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How to have an anxiety free post-layoff transformation?

Deflecting your anxiety down the trail through teeny benign acts.

Source: Unsplash
Source: Unsplash

I was asked to move on by my company right after the pandemic broke off. None of the companies had begun the layoff phenomenon but there I was, caught myself in uncharted waters of the pandemic, with no backup plan for my future.

I couldn’t tell my parents who believed that their daughter is finally capable of standing on her own and neither my sister. I kept it to myself and each day from dawn to dusk I sat in front of my laptop pretending to do work, saving each penny I had from my last drawn salary, cursing myself.

But what made the case worst was me not being able to crack a single interview I had after the layoff. Each one had their own reasons and excuses for rejection. The more I got rejected, the more anxious I became. Slowly it made me an insomniac; silent and lonely. And as it was getting worse, I found my way out of it. A way out of the post-layoff trauma to being more creative and amusing in my days.

I know there are many stories out there that resonates with mine. But time has come to keep ourselves out from the Kubler-Ross field and armor ourselves with positive vibes and little surprises.

Here are a few things that have helped me to get by the trauma and I am happy to list them out for you too:

1. Count on your constant support systems

Unexpectedly losing your job can be stressful. Especially if you’re the family provider.

It was for me too. But as my mental condition got worsened, I opened up to my parents and friends about the layoff. They accepted it with all their hearts and then on had always kept me in under their comfort wings throughout that had definitely made things much easier.

Some factors that would never change or leave your life are your family and inner circle of friends. Explain the situation calmly to them. Give them time to get hold of what happened. Because in the end you might need their love and support to get yourself out of the trauma, to rebuild yourself.

2. Find solace in doing things that you always loved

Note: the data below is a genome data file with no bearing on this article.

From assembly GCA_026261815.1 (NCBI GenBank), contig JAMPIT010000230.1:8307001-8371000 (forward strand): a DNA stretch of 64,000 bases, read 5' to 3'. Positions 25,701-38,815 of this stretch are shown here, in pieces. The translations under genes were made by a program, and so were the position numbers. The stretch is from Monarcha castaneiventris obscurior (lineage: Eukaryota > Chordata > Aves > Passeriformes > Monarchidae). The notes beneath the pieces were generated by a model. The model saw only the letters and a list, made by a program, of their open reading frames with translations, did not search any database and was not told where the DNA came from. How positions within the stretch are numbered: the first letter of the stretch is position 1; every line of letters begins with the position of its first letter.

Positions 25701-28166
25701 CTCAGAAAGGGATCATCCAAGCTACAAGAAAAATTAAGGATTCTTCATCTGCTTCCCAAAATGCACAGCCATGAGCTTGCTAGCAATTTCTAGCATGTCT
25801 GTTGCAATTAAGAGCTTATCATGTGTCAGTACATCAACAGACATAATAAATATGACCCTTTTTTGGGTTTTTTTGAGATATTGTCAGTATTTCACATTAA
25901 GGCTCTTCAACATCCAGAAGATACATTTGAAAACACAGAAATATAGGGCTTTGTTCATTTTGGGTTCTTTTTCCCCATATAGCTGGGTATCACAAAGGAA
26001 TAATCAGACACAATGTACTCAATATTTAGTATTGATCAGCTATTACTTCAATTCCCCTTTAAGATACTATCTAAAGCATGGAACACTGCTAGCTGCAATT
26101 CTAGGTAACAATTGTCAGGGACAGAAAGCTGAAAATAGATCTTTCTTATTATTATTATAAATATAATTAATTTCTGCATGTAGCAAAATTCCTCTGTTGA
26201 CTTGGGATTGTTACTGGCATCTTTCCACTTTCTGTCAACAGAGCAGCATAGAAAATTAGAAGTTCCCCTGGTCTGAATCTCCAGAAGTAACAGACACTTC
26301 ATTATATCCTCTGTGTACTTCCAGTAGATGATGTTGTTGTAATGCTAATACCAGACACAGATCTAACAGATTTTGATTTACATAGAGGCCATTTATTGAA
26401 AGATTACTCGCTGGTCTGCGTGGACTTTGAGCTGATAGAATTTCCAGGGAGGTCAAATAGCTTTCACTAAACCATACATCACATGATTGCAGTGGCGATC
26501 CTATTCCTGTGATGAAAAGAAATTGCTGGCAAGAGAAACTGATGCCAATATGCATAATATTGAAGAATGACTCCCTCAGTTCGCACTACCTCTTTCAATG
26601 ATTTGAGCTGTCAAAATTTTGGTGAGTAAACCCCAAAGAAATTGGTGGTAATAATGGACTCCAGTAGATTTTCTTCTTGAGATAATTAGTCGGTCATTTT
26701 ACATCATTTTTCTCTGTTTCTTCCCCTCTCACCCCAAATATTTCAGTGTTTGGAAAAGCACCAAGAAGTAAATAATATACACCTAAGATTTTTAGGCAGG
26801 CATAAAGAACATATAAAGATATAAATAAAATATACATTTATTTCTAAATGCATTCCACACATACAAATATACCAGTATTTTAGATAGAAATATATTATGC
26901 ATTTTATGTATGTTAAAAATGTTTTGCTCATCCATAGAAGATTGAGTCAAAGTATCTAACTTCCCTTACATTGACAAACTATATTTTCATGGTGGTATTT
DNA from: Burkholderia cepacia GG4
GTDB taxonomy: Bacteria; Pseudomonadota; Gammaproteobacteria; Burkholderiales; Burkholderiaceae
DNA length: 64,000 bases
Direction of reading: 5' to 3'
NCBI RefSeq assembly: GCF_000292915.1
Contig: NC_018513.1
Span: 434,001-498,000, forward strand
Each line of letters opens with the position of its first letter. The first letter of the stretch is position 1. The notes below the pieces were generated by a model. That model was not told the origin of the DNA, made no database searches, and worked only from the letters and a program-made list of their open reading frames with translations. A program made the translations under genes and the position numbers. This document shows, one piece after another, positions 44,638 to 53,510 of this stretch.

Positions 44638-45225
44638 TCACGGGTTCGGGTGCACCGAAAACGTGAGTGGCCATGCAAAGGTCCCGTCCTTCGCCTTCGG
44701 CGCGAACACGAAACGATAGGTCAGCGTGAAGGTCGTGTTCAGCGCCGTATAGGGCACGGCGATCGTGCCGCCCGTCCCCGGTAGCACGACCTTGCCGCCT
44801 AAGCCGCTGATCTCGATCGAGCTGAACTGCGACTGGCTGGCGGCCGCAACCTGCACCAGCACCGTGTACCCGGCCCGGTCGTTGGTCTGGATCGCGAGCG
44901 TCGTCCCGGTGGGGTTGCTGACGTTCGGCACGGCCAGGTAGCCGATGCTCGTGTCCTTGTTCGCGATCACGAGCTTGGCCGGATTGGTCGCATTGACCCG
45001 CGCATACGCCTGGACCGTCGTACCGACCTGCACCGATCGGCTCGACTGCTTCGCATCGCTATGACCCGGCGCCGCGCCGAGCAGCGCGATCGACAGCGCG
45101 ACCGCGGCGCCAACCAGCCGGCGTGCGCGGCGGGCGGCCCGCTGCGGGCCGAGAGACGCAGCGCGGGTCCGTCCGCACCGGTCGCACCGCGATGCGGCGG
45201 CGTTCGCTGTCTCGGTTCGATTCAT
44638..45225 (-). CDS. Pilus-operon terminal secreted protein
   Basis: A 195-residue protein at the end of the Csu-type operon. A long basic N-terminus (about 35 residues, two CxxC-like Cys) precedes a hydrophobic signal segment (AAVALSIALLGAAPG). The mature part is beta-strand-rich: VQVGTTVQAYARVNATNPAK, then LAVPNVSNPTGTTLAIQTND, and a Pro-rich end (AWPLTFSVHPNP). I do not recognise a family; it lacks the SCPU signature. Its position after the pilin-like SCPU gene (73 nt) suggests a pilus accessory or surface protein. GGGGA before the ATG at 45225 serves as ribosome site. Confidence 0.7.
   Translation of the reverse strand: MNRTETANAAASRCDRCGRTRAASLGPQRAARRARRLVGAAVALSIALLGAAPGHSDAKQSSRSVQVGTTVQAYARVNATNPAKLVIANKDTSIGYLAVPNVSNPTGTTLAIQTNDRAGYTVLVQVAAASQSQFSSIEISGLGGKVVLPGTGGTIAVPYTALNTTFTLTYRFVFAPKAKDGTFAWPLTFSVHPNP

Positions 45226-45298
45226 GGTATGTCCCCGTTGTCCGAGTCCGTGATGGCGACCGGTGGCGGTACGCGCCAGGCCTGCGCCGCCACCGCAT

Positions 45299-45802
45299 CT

You would have left behind doing many things that you had loved in the middle of the rat race. This is the time for you to brace up and do them.

I had always loved filming documentaries and clicking photographs. But for the past few months, I haven’t even felt like opening my camera to click a photograph, being caught in the middle of busy schedules of work. But lately, I have been keeping myself occupied writing scripts, shooting short documentaries and experimenting frames that I had never done before. They are keeping me on my toes.

Grab that book you have always wanted to read, listen to that podcast which you have skipped because of the deadlines, plant that orchid you had always longed for; keep yourself occupied with things that you love to do.

3. Take your time off from hasty job hunts

You might be desperate to hook on to the next possible job out there that you could get. But, pause. Take a deep breath.

I was so eager to grab the next job so as to keep my family off from the harsh truth. But the more prompt I became, I let loopholes in my resume which I realized later in the process.

Unhinge yourself completely and retrospect your journey so far. Find the greatest achievements you had accomplished and celebrate them. Feel happy for yourself. Take your time to put forth an unshakable resume that would prove who you are. And then be targeted at what you want from your networks.

In the end all that matters are your health and mental well-being. Focus on activities that will boost your morale and energy. Be it dancing to the acoustic blues or playing with your bichon frise. Things are definitely going to whirl in your favor. Till then keep up your spirits and let your energy clock ticking. If it’s not happy, then it’s not the end.

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